HPV is a virus with over 100 strains. The majority of sexually active women will be infected with at least one strain in their lifetime, though most of the time the body’s own immune system will fight off the infection. Luckily, women can get vaccinated against 4 of the most harmful strains to prevent infection from these strains. Some of the most harmful strains can cause genital warts and cervical cancer. HPV is spread through skin to skin contact and can be transmitted even if the carrier does not have any symptoms. HPV is usually detected through an abnormal pap smear in women.
The Scoop on Semen. There is a list of sources at the bottom, in darker gray, including LiveScience.com, NYTimes, WebMD, and Men’s Health.
I posted last week asking people if they knew of some good resources for male victims of sexual assault. Here is the list people came up with:
reblog for signal boost
These statistics were collected from the National Center for Health Statistics, the 2010 Census Data, National Survey of Sexual Health and Behavior, and the Durex 2010 Survey.
Aside from the link being named “Is your sex normal?” (face palm), I think it makes for an interesting infographic.
Balancing Jane: Sexual Consent in Pop Culture: Waiting for Consent Doesn’t Make You a Hero (via naomieve)
Not being a rapist should not be a symbol of being a hero; it should be the bare minimum for decent behavior. Refusing to sleep with someone who is too intoxicated to consent or who is being forced into sex because someone is threatening her does not make you a “good guy;” it just means that you pass one of the lowest bars for basic humane treatment.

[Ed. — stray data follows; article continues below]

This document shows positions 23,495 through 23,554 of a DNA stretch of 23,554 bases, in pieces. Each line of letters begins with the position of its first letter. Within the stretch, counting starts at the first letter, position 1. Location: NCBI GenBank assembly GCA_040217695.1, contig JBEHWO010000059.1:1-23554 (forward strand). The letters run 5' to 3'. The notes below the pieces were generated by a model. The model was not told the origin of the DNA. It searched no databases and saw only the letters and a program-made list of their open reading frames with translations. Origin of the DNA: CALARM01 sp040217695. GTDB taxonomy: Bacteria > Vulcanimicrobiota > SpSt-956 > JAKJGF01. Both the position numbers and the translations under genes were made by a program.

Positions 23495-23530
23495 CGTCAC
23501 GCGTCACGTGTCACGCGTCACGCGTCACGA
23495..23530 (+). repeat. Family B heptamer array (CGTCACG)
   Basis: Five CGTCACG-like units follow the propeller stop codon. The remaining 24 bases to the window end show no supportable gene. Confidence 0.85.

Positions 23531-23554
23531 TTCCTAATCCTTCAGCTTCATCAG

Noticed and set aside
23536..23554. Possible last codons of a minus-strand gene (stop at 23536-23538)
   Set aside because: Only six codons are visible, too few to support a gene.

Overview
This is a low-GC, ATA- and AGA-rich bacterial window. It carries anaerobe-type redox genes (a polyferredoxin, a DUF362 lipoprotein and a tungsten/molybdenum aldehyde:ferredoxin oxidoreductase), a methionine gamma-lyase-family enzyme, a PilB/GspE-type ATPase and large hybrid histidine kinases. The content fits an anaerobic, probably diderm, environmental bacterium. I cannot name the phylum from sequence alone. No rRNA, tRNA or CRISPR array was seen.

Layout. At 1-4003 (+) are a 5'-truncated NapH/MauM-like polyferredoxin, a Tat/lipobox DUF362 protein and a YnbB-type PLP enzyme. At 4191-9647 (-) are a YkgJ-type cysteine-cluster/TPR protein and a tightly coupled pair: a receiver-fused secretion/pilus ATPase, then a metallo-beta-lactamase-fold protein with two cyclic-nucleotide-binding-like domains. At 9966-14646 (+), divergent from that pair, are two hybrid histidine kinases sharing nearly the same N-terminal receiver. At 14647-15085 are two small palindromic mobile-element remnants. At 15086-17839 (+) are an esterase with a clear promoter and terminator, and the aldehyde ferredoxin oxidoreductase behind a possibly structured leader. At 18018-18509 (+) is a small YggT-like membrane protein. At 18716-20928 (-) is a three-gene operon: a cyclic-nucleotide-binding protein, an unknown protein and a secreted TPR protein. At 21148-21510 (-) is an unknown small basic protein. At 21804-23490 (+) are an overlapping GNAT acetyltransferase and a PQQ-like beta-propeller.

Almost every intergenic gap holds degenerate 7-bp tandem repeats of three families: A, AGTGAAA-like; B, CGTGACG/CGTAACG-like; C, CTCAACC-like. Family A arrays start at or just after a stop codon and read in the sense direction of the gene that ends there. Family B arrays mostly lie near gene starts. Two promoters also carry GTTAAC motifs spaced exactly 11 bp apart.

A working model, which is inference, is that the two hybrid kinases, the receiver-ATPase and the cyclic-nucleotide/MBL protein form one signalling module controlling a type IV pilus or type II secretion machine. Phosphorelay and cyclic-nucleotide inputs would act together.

That these movies are using that act as some sort of shorthand for “hero” is troubling. It implies that these men are doing something extraordinary by resisting the urge (and often it is an urge that they have to resist, especially in the films where they end up having consensual sex with the women later) to rape or take advantage of these women. Ultimately, that narrative helps support the idea that avoiding rape is a difficult thing, something worthy of praise.
The truth is that avoiding rape isn’t hard. If you don’t have consent, you don’t have sex. If you’re not sure that you have consent, you don’t have sex. If you are unable to get consent because of the person’s condition, you don’t have sex. If you get consent and you don’t want to have sex, you don’t have sex.
But even if it were possible for a person’s fingers or tongue to move at the speed of a motorboat, I don’t always want that kind of breakneck arousal from a fellow human being. Sometimes I want the warmth and passion of a lover, whether that means kissing, cuddling, nipple stimulation or oral sex (all of which, I must note, no vibrator can replicate).
- Rachel Kramer Bussel “Is My Vibrator Ruining My Relationship”
A sincere musing on vibrators and masturbation within a relationship from one of my favorite erotica editors. Definitely worth the few minutes spent reading it, and definitely worth some personal reflection.